1595 – Europeans note that tomatoes are part of the poisonous nightshade family. The French also believe that tomatoes, pommes d’amour, have aphrodisiacal properties. Tomatoes still aren’t eaten.
1872: Tomatoes first appear in an ingredient in a American recipe for tomato chowder.
1870s: The modern American meatloaf appears on the scene.
1894: Joseph Campbell cans condensed tomato soup. This proves wildly successful.
1929-1939: The Great American Depression forces starving family to extend precious protein to great lengths. Making meatloaf ensures that everyone gets some beef. All Americans eat meatloaf.
1949: LegoTM starts producing Legos. Legos look like squares with four raised dots.
1962: Syria gains its independence. Syria starts making meatloaf. Its meatloaf squares have four raised tomatoes slices. Was this meatloaf inspired by Legos? I like to think so.

 

– Paul De Lancey, The Comic Chef, Ph.D.

My cookbook, Following Good Food Around the World, with its 180 wonderful recipes, my newest novel, Do Lutheran Hunks Eat Mushrooms, a hilarious apocalyptic thriller, and all my other books, are available on amazon.com.

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Great Arctic Eats – Utsjoki, Finland

 

Great Arctic Eats – Utsjoki, Finland

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Are you a diner who shuns crowds, but loves saunas* and watching reindeer ? Do you love words with “aa” in them, such as “kalastaa,” the Finnish word for “fish?” Indeed, do you love Finland but feel uncomfortable with large crowds of Finns who often congregate in the country’s large cities? Do you wish to dine above the Arctic Circle? Well make your way to Utsjoki, Finland, the little town that has it all.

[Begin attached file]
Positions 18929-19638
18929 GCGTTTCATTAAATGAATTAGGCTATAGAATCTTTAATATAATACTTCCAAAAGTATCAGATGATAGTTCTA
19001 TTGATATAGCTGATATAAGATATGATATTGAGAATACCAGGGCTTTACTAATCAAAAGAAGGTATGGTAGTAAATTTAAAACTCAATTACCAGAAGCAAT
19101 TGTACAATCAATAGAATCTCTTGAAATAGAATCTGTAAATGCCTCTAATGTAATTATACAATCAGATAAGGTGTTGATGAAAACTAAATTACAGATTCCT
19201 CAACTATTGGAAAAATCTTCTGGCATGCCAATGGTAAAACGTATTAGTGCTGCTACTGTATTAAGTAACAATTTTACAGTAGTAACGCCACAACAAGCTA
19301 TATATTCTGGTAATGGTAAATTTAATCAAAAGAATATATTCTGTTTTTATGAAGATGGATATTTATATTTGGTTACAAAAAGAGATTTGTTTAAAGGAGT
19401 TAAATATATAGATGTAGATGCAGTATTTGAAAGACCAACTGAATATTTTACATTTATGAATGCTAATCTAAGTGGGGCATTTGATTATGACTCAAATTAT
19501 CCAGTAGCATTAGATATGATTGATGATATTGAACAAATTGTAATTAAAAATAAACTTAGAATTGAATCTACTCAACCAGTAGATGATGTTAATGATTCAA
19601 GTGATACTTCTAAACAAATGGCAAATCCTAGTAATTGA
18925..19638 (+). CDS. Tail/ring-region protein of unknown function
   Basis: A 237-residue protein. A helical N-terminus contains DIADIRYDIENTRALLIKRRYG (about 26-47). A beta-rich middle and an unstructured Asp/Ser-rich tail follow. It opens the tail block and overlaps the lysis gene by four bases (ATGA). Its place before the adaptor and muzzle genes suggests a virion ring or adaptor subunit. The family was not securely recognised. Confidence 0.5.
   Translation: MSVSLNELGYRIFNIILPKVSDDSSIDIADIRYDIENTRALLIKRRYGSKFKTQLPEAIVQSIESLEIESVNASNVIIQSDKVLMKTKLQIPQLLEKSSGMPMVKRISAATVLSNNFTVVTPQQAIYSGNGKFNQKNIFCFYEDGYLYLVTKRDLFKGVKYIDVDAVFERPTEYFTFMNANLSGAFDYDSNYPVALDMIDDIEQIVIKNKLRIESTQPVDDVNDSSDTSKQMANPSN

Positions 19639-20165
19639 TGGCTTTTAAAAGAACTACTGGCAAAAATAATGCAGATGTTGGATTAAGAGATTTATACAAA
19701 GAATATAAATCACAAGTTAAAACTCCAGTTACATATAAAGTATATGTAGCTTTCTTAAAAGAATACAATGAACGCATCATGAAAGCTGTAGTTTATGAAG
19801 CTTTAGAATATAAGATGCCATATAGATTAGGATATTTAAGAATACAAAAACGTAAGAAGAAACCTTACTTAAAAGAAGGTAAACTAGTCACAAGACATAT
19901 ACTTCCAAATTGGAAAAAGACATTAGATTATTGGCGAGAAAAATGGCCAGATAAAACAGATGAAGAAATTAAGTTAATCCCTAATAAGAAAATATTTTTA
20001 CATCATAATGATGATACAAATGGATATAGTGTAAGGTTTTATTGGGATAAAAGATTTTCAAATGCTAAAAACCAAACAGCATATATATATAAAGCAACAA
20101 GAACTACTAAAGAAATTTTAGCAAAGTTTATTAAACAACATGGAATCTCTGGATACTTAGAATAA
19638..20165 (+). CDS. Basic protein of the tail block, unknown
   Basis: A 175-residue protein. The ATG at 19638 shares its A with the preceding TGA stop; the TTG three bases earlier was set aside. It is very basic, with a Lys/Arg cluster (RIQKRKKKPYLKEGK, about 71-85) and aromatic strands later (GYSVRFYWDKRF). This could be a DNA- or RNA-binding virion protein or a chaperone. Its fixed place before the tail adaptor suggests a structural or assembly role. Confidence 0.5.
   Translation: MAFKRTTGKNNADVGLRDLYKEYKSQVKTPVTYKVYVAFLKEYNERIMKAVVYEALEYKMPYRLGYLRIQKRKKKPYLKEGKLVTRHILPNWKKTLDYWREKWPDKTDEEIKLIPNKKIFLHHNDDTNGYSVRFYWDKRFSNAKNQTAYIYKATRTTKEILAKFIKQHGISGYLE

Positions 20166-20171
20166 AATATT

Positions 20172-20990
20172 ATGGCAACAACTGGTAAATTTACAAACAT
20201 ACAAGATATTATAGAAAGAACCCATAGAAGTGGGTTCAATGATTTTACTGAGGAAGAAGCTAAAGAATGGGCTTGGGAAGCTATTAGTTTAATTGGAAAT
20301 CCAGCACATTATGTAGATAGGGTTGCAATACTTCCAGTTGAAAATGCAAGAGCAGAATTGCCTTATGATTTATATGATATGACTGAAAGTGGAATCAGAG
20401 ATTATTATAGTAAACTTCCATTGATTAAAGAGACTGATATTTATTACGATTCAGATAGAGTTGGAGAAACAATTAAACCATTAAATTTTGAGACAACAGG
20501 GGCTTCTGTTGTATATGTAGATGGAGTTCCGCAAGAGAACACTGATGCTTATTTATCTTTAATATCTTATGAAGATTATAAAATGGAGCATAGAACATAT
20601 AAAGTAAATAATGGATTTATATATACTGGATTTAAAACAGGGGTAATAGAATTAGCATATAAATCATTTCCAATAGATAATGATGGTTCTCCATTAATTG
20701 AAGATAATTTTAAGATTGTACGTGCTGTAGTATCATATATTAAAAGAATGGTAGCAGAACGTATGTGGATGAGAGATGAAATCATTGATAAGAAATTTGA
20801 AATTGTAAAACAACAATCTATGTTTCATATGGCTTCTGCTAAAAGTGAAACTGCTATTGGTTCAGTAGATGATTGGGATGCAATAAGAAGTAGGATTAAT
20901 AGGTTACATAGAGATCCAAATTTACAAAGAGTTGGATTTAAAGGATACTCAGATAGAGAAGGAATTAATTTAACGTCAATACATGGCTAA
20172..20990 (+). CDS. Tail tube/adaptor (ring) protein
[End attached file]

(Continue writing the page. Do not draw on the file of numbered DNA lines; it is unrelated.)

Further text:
* “Sauna” is “sauna” in Finnish. See? You’re speaking like a native already.
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There are five restaurants listed in TripAdvisor(tm).  So, the competition for your patronage will be fierce indeed. Let’s  visit the local eateries.
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The top rated dining establishment is the esteemed Restaurant Deatnu. They serve traditional Sámi dishes. Yes, they do wonders with reindeer, local berries, and fresh fish. The restaurant has a nice view and a friendly staff. But please, please try the salmon soup.

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Next on our restaurant adventure is Restaurant Aurora Holidays. They serve great local food. Try their delicious reindeer and cod. For dessert, you would do well to order their great sticky cakes. The restaurant looks out on a soothing river. Maybe you’ll even see some wildlife. This pleasant restaurant is run by the family who owns it.
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Winning third place is  Utsjoen Kylatalo Gilsa. It’s known for its hot drinks. Not only is it a charming cafeteria will the flavor of local culture, it also has a grocery store. It’s your one-stop place for food. And remember, you’ll love their buns.

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All self-respecting towns will have a great hamburger joint. Annukan Grill fits this bill nicely. And oh my gosh, oh my gosh, they have a reindeer burger. I want to go there!
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Honorable mention goes to Restaurant Pub Rastigaisa. It serves pizza and has a bar. This restaurant received many reviews written in Finnish, so you know the locals frequent it.